If you, like me, are over the age of 30, you probably do not remember having students with disabilities in any of your classes throughout the entirety of your school years.
This is because educational inclusion is a relatively new concept. Though the concept of "least restrictive environment" was first put forth in 1975, most of us were long outside of our school years by the time students with disabilities were routinely included in the general education classroom.
Prior to this, most students with disabilities were educated in self-contained special education classrooms or in special schools that were intended solely to serve students with disabilities.
The IDEA mandate for "least restrictive environment" (or LRE) sets the expectation for how and where students with disabilities are to be educated in their local school system.
“To the maximum extent appropriate, children with disabilities, including children in public or private institutions or other care facilities, are educated with children who are not disabled, and special classes, separate schooling, or other removal of children with disabilities from the regular educational environment occurs only when the nature or severity of the disability of a child is such that education in regular classes with the use of supplementary aids and services cannot be achieved satisfactorily." Section 612(a)(5) (italics mine)
Yes, you read that correctly! Students with disabilities, to the maximum extent appropriate, are to be educated with children who are not disabled.
As such, a student's LRE, or Least Restrictive Environment, is the most inclusive placement possible that still meets the student's needs.
I like to think of LRE as the center of a Venn Diagram that has "student's needs are met" in one circle and "student is included with peers without disabilities" in the other. For some students, the two circles overlap-- this would be full inclusion. For others, the circles are totally distinct, i.e. for the student's needs to be met, s/he doesn't have any interaction with students who don't have disabilities (as is often the case for medically-fragile and homebound students).
LRE is not "inclusion" or "the general ed classroom" or any particular space in a school building. LRE is a spectrum, with full inclusion on one side and full exclusion on the other, and a lot of different stages and options in between.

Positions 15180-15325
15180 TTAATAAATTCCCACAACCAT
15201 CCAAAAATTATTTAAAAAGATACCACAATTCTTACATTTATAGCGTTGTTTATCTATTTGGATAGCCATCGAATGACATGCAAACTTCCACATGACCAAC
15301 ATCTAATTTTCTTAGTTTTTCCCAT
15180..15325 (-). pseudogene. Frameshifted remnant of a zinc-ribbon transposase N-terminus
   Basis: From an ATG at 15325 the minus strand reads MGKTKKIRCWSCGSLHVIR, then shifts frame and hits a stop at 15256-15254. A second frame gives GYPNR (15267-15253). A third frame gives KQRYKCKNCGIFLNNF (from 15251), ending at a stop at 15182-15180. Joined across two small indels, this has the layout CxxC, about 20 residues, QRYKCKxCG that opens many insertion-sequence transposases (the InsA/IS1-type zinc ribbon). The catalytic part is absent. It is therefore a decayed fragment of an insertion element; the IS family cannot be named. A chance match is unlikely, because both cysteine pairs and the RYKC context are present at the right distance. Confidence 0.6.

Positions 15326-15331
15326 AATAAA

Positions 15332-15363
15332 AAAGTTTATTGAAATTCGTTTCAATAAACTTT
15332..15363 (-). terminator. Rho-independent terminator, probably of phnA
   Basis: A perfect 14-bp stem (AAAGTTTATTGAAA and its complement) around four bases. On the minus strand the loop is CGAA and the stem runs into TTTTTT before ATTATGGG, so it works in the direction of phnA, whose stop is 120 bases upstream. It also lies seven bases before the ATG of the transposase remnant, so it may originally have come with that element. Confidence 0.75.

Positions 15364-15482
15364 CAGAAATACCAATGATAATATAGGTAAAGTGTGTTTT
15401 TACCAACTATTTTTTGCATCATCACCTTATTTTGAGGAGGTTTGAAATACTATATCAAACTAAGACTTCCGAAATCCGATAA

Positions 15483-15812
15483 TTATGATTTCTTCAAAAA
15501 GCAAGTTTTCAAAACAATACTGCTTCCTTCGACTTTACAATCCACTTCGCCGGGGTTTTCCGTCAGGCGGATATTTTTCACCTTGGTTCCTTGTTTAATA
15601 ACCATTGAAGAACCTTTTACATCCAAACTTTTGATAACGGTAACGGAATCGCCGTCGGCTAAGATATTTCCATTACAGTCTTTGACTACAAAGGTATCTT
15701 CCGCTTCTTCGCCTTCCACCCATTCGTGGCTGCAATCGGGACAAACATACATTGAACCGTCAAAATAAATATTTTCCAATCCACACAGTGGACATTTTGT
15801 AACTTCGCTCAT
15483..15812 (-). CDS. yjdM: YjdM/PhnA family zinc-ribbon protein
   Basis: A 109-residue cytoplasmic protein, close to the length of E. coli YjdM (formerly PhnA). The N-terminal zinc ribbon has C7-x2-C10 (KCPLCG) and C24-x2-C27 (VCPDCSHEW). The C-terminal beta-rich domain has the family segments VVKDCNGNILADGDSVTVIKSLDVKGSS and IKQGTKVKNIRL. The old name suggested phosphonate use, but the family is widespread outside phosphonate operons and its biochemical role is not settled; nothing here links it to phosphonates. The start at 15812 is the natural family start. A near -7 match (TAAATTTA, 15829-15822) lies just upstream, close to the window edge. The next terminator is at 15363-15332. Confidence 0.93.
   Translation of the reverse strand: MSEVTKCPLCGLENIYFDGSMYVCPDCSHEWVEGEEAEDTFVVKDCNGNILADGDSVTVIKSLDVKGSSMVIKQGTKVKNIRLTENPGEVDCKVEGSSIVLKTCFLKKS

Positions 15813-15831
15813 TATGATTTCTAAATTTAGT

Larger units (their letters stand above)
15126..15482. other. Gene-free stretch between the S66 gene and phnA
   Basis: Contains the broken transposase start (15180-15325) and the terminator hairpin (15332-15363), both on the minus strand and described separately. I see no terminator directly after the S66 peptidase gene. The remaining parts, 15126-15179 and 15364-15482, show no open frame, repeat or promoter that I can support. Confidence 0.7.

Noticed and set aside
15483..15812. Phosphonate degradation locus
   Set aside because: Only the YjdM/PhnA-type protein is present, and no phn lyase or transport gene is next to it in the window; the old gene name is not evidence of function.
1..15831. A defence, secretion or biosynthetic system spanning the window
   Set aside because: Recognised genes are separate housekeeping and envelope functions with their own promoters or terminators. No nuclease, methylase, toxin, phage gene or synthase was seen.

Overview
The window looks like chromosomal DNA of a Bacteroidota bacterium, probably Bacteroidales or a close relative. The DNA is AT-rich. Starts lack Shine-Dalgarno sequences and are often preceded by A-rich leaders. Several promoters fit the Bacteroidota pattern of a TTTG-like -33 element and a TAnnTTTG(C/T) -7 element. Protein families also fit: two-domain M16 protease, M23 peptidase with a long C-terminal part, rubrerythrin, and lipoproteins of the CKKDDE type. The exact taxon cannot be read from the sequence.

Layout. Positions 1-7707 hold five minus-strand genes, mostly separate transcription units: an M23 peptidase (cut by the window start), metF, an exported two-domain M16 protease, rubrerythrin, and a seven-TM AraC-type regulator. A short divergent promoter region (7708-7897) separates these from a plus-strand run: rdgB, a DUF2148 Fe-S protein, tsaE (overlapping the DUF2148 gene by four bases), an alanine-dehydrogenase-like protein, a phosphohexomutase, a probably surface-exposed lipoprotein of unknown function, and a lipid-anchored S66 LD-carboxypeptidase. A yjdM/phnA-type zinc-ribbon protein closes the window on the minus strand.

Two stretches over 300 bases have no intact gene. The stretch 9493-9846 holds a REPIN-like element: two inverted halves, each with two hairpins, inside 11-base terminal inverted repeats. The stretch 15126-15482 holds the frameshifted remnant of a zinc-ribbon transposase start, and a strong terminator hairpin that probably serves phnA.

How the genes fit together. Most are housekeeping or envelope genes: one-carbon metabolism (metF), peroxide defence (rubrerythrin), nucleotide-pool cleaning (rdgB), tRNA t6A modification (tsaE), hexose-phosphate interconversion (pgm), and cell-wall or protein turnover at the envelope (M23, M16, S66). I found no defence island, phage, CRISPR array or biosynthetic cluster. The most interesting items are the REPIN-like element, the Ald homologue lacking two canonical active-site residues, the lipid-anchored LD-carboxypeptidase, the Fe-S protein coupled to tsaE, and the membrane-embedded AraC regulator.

What is an appropriate LRE for one child may not be appropriate for another, even those who have the same diagnosis.
But how do we make sure that a proposed placement truly is the LEAST restrictive possible?
We work OUT, not IN!
While many school teams do not function this way, it is appropriate and necessary that the operating expectation is that all students can be educated in an inclusive setting. As such, when discussing placement, the team must start from a place of full inclusion and move to more restrictive environments as dictated by the student’s needs.
What often happens instead is that the school team will start with an assumption that the student will be in a restrictive environment, such as a self-contained special education classroom, and will then try to figure out how to build in inclusion time for an hour here and an hour there—perhaps at lunch or in a special like art.
This is NOT how it's intended to work. Because children with disabilities are to be educated with children who are not disabled (and again, that's language from IDEA), school teams must work OUT from a place of inclusion, rather than IN to a place of inclusion.
So what options are there in terms of special education placement? First, know that anything is possible if the student’s needs dictate it (and as a result, I hate prescribing options because these are not hard-and-fast). However, since this can be a confusing concept for some parents to wrap around, here's how I see it from most inclusive placement (at the top) to most restrictive placement (at the bottom):
1. Full inclusion in a general education setting
2. General education classroom with "push-in" support (from a teacher or therapist)
3. General education classroom with "pull-out" support (i.e. the student is pulled out for certain subjects, interventions or therapies)
4. 50/50 split between general education and special education
5. Most of the day in special education with some inclusion time here or there (typically specials, lunch, recess)
6. All day in a special education classroom
7. Special school
8. Homebound or hospital-bound placement
You want to start at number 1 and only move down as far as necessary to get your child what they need. Often school teams try to start at 5 or 6. Many, many, many students with different diagnoses and needs can be served in placements 1-4. I get incredibly wary of schools who want to put kids in a 4, 5, or 6 placement before they've even tried a less restrictive environment.
That said, some kids truly do need a more restrictive environment, and for them, a number 6 or 7 placement is the least restrictive they can go while still having their needs met. In these cases, their LRE would be that special classroom or special school.
So what do you do if you feel like your child's LRE isn't truly the least restrictive possible?
That's more than I can include in one blog post! Check out the IEP Guru Digital Course for full lessons on inclusion and all-things-IEP!
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